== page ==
Marine seeps produce underwater sounds as a result of bubble formation and fragmentation upon emission from the seabed. The frequency content and sound levels of these emissions are related to bubble size distribution and emission flux, providing important information on methane release from the seafloor. Long-term passive acoustic monitoring was used to continuously record seep sounds over a 7-month period within the blowout crater at the abandoned well site, 22/4b, in the central North Sea. Also recorded were water column fluid velocities and near-seafloor water conductivity, temperature, and pressure. Acoustic signatures were primarily from ∼1 to 10 kHz. Key features were relatively broad spectral peaks at about 1.0, 1.5, 2.2, 3.1, 3.6 and 5.1 kHz. Temporal variations in spectral levels were apparently associated with tides. The recordings also documented a series of major episodic events including a large and persistent increase (∼10 dB) in overall sound levels and spectral broadening on 8 December 2011. The acoustic temporal pattern of this event was consistent with other recorded large transient events in the literature, and the major event was correlated with dramatic changes in other measurements, including increased water column fluid velocities, increased pressure and decreased salinity, indicating real changes in emission flux. Observed seabed morphology changes reported elsewhere in this special issue, also likely were related to this event. These data demonstrate the dynamic nature of marine seepage systems, show the value of monitoring systems, and provide direct supporting evidence for a violent formation mechanism of many widespread seep-associated seabed features like pockmarks.

Wiggins, SM, Hildebrand JA, Gieskes JM.  2002.  Geothermal state and fluid flow within ODP Hole 843B: results from wireline logging. Earth and Planetary Science Letters. 195:239-248.   10.1016/s0012-821x(01)00590-8   AbstractWebsite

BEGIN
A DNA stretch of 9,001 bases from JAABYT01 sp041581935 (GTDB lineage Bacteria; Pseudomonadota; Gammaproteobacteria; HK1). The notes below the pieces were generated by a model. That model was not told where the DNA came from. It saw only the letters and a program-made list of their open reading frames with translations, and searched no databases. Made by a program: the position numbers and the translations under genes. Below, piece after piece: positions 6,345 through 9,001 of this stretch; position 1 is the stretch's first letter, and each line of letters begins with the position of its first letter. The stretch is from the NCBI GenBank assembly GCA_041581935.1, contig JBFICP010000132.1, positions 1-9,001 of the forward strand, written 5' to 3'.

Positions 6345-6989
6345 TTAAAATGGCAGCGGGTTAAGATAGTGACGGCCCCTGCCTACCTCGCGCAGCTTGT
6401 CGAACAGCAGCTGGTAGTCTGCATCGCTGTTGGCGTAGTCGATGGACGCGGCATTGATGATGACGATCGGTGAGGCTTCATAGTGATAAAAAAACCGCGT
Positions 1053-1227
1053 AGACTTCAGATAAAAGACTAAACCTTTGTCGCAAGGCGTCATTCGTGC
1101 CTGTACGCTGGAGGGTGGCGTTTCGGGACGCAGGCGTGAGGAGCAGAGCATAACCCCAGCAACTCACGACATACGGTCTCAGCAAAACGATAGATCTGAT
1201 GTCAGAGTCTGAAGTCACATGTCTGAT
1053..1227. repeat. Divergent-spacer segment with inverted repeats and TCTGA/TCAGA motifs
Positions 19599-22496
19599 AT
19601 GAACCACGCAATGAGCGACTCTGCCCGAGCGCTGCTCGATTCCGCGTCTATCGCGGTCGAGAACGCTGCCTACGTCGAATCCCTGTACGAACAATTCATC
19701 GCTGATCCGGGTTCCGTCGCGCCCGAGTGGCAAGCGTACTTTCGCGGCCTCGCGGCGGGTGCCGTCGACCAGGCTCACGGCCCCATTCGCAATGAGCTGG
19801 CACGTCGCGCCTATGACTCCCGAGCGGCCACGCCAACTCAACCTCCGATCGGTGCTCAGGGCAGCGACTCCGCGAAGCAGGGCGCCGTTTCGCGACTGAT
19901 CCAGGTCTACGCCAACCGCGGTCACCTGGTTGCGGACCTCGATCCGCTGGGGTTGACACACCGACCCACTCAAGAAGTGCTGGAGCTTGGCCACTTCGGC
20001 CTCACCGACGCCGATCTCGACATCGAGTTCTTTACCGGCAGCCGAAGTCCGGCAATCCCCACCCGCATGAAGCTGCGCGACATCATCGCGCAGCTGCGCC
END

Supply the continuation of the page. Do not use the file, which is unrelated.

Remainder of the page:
Borehole fluid temperatures were measured with a wireline re-entry system in Ocean Drilling Program Hole 843B, the site of the Ocean Seismic Network Pilot Experiment. These temperature data, recorded more than 7 years after drilling, are compared to temperature data logged during Leg 136, approximately I day after drilling had ceased. Qualitative interpretations of the temperature data suggest that fluid flowed slowly downward in the borehole immediately following drilling, and flowed slowly upward 7 years after drilling. Quantitative analysis suggests that the upward fluid flow rate in the borehole is approximately 1 m/h. Slow fluid flow interpreted from temperature data only, however, requires estimates of other unmeasured physical properties. If fluid flows upward in Hole 843B, it may have led to undesirable noise for the borehole seismometer emplaced in this hole as part of the Ocean Seismic Network Pilot Experiment, Estimates of conductive heat flow from ODP Hole 843B are 51 mW/m(2) for the sediment and the basalt. These values are lower than the most recent Hawaiian Arch seafloor heat flow studies. (C) 2002 Elsevier Science B.V. All rights reserved.

Wiggins, SM, Oleson EM, McDonald MA, Hildebrand JA.  2005.  Blue whale (Balaenoptera musculus) diel call patterns offshore of southern California. Aquatic Mammals. 31:161-168.   10.1578/AM.31.2.2005.161   AbstractWebsite